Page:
1. Psychiatric medications are harmful or “happy pills”

The perspective of medications as “happy pills” is unfortunately built upon mental illness erasure. The approach is that people with mental illnesses are upset emotionally instead of actually mentally ill, and depend upon happy pills to function.

There’s also a stigma against mental health medications because they’re viewed as harmful, which is an oversimplification at best. Different medications affect everyone differently, and sometimes people will have to try multiple different drugs before finding one that works. Just like all other medications, psychiatric medications come with side-effects, sometimes to the point that they may be more harmful than helpful. But that’s per-person, per-prescription, and if someone is struggling enough to see a doctor, a couple trials of different medications on the way to finding something that works is an even trade.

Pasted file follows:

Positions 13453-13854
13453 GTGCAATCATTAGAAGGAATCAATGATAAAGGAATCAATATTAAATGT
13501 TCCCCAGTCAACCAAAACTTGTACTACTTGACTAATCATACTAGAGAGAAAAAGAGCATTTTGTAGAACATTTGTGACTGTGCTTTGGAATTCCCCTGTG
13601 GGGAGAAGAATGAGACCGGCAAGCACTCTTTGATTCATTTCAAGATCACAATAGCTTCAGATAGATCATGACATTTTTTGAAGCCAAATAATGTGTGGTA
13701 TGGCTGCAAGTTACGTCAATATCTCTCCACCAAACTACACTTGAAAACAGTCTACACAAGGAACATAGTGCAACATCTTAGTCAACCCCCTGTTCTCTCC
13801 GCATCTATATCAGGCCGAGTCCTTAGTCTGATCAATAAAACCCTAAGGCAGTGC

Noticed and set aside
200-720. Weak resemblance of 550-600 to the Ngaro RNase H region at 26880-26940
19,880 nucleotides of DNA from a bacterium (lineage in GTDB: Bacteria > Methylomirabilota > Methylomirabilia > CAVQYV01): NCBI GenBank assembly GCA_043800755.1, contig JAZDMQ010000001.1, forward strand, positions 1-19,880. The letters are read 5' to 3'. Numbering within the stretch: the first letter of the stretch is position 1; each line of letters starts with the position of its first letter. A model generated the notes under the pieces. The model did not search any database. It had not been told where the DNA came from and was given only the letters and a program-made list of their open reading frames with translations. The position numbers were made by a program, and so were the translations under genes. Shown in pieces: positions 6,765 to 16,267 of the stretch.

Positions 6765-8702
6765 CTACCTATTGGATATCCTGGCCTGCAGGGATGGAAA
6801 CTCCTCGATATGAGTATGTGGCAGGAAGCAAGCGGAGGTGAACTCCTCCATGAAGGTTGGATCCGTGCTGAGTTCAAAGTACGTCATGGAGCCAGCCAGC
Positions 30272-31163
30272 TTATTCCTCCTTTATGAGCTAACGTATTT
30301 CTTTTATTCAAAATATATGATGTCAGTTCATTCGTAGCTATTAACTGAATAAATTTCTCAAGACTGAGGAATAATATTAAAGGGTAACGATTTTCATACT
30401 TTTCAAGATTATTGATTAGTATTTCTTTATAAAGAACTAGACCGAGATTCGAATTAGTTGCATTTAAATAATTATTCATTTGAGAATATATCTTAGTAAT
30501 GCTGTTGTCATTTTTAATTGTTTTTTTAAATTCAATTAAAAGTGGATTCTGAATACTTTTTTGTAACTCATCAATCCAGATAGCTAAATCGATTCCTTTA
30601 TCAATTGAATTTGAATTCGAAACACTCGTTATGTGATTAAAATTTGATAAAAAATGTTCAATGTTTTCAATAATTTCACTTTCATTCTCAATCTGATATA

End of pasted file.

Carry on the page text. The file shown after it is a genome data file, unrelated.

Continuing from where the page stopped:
1. Mental illness is a sign of weakness

This is perhaps the most unfortunate myth of all. It’s effectively a belief that people with a certain type of illness are inferior. If you said the same thing about someone with a physical illness you’d probably receive a lot of backlash. You could say that it’s because you can see the difference in someone when they’re physically sick and not mentally sick, but even that doesn’t always apply- the problem is mental illness can look like laziness, apathy or other perceived character flaws, but is actually someone being pinned down by their psychological state.

  1. Children can’t have mental illnesses

Not only can children have mental illnesses, but many adults struggling with mental illness lament not being able to treat it properly as a child. Myself included- the medication I needed didn’t exist until I was in my 20’s.